CSC 2505 Geometric Representation for Computer Graphics
GPU ray caster for implicit surfaces
|Figure 1: Chess scene, except the ground plane and the cross all element are model with quadrics
Rasterization has become the de facto standard for real-time
computer graphics. It's advantages are ... However, rasterization
requires the approximation of the geometry by rasterization. Without
adaptive resampling this introduces artifacts as seen in Figure 1.
Other rendering techniques, for example ray casting and ray tracing,
avoid these artifacts by using an accurate representation of the
Graphics Processing Units (GPUs) implement the rasterization pipeline
(see [Fernando 2004] for an introduction) as specialized processor
which speeds up the computation significantly. Recently, these
processors have become programmable and it has been shown that they can
be used for much more than rendering polygons, see [Owens 2005].
ICaster implements a ray caster for Quadrics, second order implicit
surfaces. This permits pixel-accurate visualization, independent
of the distance to the object, and, through the enormous floating point
compute power of modern GPUs, still achieves interactive framerates
even for complex scenes. The algorithm can be integrated easily into
standard scenegraph as shown in the example implementation as plug-in
for Alias | Wavefront Maya.
|Figure 2: Implicit
sphere rendered with ICaster (left) and polygonal sphere (right). Note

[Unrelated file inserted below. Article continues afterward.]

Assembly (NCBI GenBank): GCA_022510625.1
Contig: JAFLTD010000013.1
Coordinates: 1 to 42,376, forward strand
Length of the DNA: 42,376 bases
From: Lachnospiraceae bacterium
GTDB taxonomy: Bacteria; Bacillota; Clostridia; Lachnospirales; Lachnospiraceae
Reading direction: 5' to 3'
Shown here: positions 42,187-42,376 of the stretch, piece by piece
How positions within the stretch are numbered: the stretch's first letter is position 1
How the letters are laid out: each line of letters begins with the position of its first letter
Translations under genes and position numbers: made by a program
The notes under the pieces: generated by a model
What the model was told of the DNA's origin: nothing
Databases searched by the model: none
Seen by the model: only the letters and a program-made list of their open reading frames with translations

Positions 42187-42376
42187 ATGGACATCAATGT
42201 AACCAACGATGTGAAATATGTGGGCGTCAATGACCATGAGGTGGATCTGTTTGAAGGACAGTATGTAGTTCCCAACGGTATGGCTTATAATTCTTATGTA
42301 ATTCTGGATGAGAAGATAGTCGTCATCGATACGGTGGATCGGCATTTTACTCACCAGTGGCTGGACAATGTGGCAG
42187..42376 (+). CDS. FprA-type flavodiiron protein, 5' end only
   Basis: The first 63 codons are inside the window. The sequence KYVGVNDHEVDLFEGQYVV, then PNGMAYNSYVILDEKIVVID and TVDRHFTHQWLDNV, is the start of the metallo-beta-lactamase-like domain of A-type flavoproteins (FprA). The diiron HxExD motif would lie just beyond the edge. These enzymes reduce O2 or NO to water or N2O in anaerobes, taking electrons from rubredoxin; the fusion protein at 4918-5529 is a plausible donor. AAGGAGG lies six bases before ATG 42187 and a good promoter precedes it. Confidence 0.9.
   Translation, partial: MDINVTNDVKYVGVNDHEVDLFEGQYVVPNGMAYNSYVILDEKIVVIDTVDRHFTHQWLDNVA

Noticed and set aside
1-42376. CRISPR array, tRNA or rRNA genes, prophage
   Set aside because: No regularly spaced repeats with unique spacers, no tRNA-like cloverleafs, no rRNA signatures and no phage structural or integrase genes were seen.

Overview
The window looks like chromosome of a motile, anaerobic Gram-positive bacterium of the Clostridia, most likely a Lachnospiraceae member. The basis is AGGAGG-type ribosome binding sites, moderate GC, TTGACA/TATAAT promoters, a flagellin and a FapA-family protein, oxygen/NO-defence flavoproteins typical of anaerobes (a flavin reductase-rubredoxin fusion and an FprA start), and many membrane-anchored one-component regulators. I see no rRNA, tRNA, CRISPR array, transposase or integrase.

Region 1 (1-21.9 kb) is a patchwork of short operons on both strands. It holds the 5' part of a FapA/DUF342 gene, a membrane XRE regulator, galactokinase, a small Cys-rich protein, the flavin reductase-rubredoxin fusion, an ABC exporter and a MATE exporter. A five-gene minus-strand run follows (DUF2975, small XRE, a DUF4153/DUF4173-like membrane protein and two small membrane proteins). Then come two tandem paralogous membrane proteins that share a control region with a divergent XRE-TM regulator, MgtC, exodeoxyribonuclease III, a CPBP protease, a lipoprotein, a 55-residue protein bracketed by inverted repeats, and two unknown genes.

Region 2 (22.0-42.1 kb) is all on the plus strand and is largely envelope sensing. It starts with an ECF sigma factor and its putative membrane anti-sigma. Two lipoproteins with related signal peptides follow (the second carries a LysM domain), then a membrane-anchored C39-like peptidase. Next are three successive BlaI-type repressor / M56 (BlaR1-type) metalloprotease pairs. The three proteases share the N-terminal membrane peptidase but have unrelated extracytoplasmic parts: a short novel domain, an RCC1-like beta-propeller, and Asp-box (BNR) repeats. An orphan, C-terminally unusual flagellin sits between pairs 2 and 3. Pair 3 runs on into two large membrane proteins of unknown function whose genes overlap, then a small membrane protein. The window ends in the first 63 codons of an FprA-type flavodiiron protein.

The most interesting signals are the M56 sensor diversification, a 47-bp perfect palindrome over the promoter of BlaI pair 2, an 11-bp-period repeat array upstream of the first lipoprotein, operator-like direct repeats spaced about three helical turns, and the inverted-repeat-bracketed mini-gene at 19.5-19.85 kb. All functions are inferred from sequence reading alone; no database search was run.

that a higher tesselation rate could avoid artifacts in the right
image. However, when zooming in artifacts are inevitable.
|Figure 3: Miscellaneous Quadrics
|Figure 4: Miscellaneous Quadrics
Limitations and Future Work
At the moment, ICaster is missing most functionality and tools
available when modeling with other primitives such as NURBS and
polygons. The most serious limitation is the counter-intuitive
parametrization by the coefficients of the matrix Q.
Desirable would be a direct modelling of the quadric, for example by
pushing and pulling of sub-parts. However, currently it is not clear
how to map such an interaction onto the matrix representation. Further
work in this area is cruical for the applicability of quadrics for
Another area of future work is the direct rendering of other implicit
surfaces such as skeleton based implicits. The main difference to the
current implementation is that, in general, no closed form solution
exist. Additionally, the interaction of different nodes is hard to
model on the GPU.
The doxygen documentation of ICaster can be found here.
Download and Usage
Source code for Linux and Windows
Pre-compiled shared libraries can be provided upon request.
The plug-in can be loaded with the plug-in manager, which can be found
under Window->Setting and Preferences. New objects can be created
with the following commands (entered in the MEL command line or the
If you use ICaster frequently, it is helpful to create buttons or short-cuts for creating new objects. The parameter of the objects can be edited in the attribute editor. For quadrics, it is helpful to undock the parameter tab (Copy Tab).
Note: Under 64-bit
versions of Linux, the user has to build the GLEW libs by himself, the
source code is included in the ICaster archive. For Windows and 32-bit
versions of Linux the files provided on the GLEW website can be used.
Nowrouzezahrai derek (at) dgp (dot) toronto (dot) edu
Christian Lessig lessig (at) dgp (dot) toronto (dot) edu
||R. Fernando, M. Harris, M. Wloka and C. Zeller,
Programming Graphics Hardware, Eurographics 2004 Tutrorial Notes,
||J. D. Owens, D. Leubke, N. Govindaraju, M. Harris, J. Kruger, A. Lefohn, T. Purcell, A
Survey of General-Purpose Computation on Graphics Hardware, State of the Art Report,
Eurographics 2005, August 2005
|lessig (at) dgp (dot) toronto (dot) edu